I needed that hike today.  Actually, like always, I needed Jesus.  It just so happened that Jesus spoke through Lance on that hike, so I guess I needed all three.  For those of you who also were in a funk at the start of the New Year, I hope these words can encourage you that the shaky start does not need to define your 2019.  I hope that you can see through my sin and silliness, that grace can enter in just a moment when you least expect it and that hike you thought was going downhill can actually be the very thing that starts your year off in the best possible way.

 

To Leave the Laundry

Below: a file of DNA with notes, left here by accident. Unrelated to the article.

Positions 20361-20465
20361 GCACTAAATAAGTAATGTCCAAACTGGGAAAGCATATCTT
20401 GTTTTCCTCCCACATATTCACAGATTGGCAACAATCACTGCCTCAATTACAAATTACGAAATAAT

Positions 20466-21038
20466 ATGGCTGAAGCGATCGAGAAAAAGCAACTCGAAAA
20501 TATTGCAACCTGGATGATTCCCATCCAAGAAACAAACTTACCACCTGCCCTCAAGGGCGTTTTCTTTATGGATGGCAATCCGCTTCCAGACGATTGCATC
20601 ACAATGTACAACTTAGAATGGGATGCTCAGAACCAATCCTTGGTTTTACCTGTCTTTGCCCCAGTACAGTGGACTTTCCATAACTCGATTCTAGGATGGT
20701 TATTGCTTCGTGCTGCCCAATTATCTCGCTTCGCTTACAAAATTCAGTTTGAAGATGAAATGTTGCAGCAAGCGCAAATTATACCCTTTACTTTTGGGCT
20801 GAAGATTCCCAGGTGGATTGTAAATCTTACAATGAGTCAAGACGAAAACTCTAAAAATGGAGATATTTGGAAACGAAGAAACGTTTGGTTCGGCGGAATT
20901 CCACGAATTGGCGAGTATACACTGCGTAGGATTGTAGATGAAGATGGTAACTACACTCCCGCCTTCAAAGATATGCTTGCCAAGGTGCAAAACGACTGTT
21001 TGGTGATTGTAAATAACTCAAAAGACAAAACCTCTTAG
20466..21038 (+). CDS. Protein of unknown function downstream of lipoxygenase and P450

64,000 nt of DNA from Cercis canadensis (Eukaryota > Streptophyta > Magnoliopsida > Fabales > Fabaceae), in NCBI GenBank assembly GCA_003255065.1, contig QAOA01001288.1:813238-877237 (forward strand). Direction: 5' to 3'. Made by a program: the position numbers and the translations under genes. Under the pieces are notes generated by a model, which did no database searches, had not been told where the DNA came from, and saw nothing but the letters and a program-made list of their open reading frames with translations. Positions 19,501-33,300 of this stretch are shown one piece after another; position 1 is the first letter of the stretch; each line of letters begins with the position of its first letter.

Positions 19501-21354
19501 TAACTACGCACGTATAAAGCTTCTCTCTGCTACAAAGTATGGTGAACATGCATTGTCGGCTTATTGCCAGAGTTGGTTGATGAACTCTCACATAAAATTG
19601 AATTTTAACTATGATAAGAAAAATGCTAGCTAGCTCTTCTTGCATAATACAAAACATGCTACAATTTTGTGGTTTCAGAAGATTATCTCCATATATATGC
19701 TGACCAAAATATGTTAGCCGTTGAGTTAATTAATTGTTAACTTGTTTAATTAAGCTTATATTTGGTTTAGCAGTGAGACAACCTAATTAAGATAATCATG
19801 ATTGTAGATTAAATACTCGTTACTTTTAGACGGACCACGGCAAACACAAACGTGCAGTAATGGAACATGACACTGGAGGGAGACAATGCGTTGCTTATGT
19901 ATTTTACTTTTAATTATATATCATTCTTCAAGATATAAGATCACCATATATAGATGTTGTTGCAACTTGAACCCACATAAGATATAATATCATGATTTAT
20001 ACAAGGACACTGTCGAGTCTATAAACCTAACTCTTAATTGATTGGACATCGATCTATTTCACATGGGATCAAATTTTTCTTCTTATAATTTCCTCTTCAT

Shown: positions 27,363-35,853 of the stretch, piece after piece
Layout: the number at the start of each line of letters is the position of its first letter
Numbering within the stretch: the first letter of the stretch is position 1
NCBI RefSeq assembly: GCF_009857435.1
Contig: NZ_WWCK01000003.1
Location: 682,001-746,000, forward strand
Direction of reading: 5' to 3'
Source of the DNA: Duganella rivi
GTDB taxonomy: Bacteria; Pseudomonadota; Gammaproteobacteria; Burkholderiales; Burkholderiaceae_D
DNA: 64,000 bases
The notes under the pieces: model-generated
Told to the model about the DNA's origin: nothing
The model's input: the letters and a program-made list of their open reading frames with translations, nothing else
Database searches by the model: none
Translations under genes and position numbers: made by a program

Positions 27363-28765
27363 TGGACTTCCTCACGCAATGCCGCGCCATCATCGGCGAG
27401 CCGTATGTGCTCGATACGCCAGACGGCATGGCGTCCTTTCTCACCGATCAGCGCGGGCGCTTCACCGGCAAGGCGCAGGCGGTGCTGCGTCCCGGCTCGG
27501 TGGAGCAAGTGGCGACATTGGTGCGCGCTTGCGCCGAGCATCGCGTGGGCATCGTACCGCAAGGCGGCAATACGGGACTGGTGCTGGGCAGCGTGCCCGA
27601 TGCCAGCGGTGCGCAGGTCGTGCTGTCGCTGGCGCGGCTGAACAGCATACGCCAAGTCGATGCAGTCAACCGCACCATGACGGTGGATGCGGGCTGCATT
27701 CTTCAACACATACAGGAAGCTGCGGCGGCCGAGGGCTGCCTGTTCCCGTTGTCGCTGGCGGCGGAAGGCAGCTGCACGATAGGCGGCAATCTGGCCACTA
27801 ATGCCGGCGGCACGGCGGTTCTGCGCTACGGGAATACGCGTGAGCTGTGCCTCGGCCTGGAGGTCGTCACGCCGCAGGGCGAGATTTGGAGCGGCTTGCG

This mama needs to leave the laundry.  I am a list-type of person.  I easily become unfocused and overwhelmed when I don’t have a list to direct my day.  Even if I don’t have a physical list on paper, I feel like I am constantly carrying around a mental list in my head.  I am currently learning that I am writing these lists in all the wrong ways.  While there is nothing inherently wrong with a to-do list, if that list is not composed correctly or with enough breaks and rest and joy, that list is going to leave you burned out.  The way I write out my lists is that I think of all the practical things that need to get done.  Regardless of what day it is, I can almost guarantee that there will be dishes in the sink and dirty laundry in the basket.  These two tasks seem to be never-ending.  Once I list these things out, I tack on the things that really bring me joy, like writing this blog, reading my new copy of Homebody, and working on a scrapbook of Hudson’s first year, to the very end of the list.  I do this almost every day and the same thing happens nearly every day.  I don’t get to the things that truly fill me up and bring me joy.  The result? I end my days feeling exhausted, burned out, and ironically unproductive.  By doing the things that I have to do, I end not feeling as fulfilled or even as productive because the projects that really energize are left untouched.  While the kitchen is usually pretty tidy and laundry never sits in the basket untouched for very long, the scrapbook project I began sits in the corner of our bedroom neglected.  The books I’ve been looking forward to reading have piled up.  The empty room I have been looking forward to converting to a playroom gathers dust.